8. Killing Zoe (USA, 1993)
If you’ve ever been inclined towards film making, missing Killing Zoe is a criminal offense (no pun intended. Maybe a little). A bank robber sleeps with a girl only to find she works at the bank he’s holding up the next day. The scenes scream of the manic joy the movie was made with. It’s almost like Roger Avary, the director, was given one opportunity to make a movie and he put his foot in the door and kicked it open.
9. Get Shorty (USA, 1995)
This is a low-grade glitter, a genre Tarantino admires a lot. A twisted hitman goes after the Hollywood honchos with a smile on his face. But the action isn’t the strongest suit of this film, it’s not even John Travolta or any other actor. It’s the dialogue. The dialogue in Get Shorty almost acts counter-actively to the central plot of the movie, which makes things so complex, it’s funny.
10. Rubber (France, 2010)
This entry in the list makes a leap, both in plot and vision. First name is not the only thing director Quentin Dupieux shares with Quentin Tarantino. A love for inanimate objects and a batshit crazy notion of killer movies are just a couple of more things the two directors have in common. Rubber is the story of a car tyre named Robert which goes on a killing spree with the power of its mind that can make human bodies explode. This sentence is correctly constructed, no need to read it again. Watch the trailer and jump into the world of unknowns.
11. Natural Born Killers (USA, 1994)
The fact that Quentin Tarantino was associated with the writing process of this movie helps the case for this movie being a distant cousin to his films. Two killers unleash their wrath as they go on a killing spree. They’re particularly interesting in getting the word around about their killing and embracing the media attention they got. Supposed to be a comment on the times and its people, Natural Born Killers works great as cinematic study of camera angles and music, something Mr Tarantino prides himself with.
12. Django (Italy, 1966)
Django came to the public eye again after the release of Tarantino’s 2012 masterpiece, Django Unchained. While Tarantino has famously confessed his love for spaghetti westerns, we found Django to be a great genre defining movie that stands the test of time. The plot revolves around a mysterious loner dragging a coffin with him who gets entangled with a group of racist vigilante dressed as the Ku-Klux-Klan. Watch it if you like violence, revenge and white people killing white people.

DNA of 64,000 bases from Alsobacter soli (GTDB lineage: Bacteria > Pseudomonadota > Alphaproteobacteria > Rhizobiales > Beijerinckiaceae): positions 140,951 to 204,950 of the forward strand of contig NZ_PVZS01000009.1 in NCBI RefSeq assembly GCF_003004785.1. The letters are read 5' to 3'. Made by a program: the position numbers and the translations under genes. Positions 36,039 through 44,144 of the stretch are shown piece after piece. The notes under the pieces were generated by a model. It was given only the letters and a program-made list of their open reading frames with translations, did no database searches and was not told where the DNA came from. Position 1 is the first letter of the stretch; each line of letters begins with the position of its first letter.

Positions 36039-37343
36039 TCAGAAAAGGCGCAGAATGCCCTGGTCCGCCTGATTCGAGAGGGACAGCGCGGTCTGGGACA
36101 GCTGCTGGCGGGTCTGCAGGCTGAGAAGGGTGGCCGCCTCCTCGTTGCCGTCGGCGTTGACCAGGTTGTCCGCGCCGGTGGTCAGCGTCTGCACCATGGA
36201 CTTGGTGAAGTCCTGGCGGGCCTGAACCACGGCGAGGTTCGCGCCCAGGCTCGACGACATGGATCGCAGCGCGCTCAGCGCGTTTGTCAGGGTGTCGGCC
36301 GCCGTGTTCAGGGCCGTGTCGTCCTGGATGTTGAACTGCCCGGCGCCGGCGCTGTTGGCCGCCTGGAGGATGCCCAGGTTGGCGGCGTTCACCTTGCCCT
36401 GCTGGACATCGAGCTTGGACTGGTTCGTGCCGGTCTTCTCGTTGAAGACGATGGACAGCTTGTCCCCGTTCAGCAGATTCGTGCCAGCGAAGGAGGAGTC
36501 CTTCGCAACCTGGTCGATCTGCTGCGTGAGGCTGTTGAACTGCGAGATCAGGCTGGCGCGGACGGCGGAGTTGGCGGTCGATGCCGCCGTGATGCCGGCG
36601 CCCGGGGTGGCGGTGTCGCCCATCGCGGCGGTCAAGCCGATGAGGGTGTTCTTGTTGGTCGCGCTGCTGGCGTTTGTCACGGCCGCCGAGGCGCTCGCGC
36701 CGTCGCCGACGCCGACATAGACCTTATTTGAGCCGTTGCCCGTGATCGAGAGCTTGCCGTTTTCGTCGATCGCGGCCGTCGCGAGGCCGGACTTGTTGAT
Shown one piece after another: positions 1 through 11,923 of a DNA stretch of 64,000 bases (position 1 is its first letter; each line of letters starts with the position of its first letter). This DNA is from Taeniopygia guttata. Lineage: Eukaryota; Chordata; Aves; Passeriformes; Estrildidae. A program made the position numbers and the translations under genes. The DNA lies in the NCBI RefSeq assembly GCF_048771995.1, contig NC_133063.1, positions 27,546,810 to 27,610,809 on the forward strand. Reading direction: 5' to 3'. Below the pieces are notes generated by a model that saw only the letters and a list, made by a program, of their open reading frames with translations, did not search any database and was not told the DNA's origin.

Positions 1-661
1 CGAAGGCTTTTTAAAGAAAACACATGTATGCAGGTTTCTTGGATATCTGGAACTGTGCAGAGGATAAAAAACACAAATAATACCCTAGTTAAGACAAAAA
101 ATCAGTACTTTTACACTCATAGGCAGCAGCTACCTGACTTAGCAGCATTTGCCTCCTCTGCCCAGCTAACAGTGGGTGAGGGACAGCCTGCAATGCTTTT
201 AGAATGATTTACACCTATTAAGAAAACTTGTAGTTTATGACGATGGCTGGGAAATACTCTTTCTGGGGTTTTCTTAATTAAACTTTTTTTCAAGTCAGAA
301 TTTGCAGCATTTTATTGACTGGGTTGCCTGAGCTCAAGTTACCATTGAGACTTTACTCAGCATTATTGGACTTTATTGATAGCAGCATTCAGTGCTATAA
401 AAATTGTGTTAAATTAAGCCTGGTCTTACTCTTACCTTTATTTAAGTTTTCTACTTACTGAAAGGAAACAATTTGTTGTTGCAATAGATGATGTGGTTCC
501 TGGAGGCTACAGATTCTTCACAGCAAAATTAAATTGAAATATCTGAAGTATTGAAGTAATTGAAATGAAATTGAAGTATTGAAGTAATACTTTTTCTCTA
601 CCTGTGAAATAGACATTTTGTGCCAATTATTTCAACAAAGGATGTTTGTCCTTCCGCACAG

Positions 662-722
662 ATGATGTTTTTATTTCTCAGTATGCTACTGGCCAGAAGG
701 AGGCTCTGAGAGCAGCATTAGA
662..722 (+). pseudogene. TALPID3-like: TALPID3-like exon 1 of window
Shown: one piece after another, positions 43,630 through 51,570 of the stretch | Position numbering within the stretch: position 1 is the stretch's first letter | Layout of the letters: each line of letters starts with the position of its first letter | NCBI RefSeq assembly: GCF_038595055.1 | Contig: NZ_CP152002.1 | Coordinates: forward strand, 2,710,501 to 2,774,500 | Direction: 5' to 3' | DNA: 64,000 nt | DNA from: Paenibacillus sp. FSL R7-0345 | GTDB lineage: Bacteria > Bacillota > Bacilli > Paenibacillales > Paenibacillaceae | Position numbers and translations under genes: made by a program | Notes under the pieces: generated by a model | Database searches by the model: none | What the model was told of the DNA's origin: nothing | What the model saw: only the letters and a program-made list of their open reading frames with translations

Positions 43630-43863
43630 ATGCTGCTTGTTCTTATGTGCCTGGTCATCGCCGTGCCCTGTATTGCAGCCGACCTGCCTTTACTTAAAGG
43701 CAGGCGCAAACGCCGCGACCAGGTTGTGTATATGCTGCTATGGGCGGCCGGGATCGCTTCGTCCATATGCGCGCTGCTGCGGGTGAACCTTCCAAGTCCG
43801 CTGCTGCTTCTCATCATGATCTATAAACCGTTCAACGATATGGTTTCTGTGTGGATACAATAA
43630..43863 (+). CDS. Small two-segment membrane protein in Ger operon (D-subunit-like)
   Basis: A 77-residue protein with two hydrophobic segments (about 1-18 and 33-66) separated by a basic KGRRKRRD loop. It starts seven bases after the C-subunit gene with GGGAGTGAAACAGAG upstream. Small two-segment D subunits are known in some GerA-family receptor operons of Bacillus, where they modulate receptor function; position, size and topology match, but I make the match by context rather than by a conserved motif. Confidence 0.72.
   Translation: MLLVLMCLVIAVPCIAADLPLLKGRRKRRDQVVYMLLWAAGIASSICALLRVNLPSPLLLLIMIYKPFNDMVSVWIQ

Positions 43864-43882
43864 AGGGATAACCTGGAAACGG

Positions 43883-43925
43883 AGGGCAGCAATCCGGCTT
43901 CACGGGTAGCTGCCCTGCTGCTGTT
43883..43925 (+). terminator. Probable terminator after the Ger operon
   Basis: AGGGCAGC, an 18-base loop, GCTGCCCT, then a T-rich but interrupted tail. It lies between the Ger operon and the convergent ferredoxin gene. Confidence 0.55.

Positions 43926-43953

13. Thursday (USA, 1998)
This 1998 Skip Woods’ film borrows heavily from Quentin Tarantino’s visual style. An ex-drug dealer is greeted by his friend from the old days when the latter shows up at the former’s house. What follows is a series of unwelcome visitors with their own hidden motive. There’s a dominatrix who rapes the hero, a Rastafarian drug dealer who gets hung upside down, another visitor who prepares to slice the hero up slowly saying: “I once cut on a girl for 16 hours before she died”. Now who doesn’t like to watch that?!
14. Lucky Number Slevin (USA, 2006)
While Lucky Number Slevin serves as a fine con-meets-con movie, it’s the elements of this movie that makes it reminiscent of every Tarantino movie ever. It has its moments and the moments are good, the performances are spot on with brilliant actors served on a platter for the audiences to choose from. It’s however the plot of the film that makes Lucky Number Slevin look like Jackie Brown.
15. The Way of The Gun (USA, 2000)
Of all the films that tried to emulate the QT style, The Way of The Gun stands out as instead of being a knock off, it shares a similar sensibility as QT. It is a hyper-violent crime thriller that has a palette of vulgar characters filling up the canvas. Two small time criminals kidnap a pregnant woman for ransom but end up getting more than they bargained for. Let this movie be a testimony to the fact that Tarantinoesque is a genre in itself.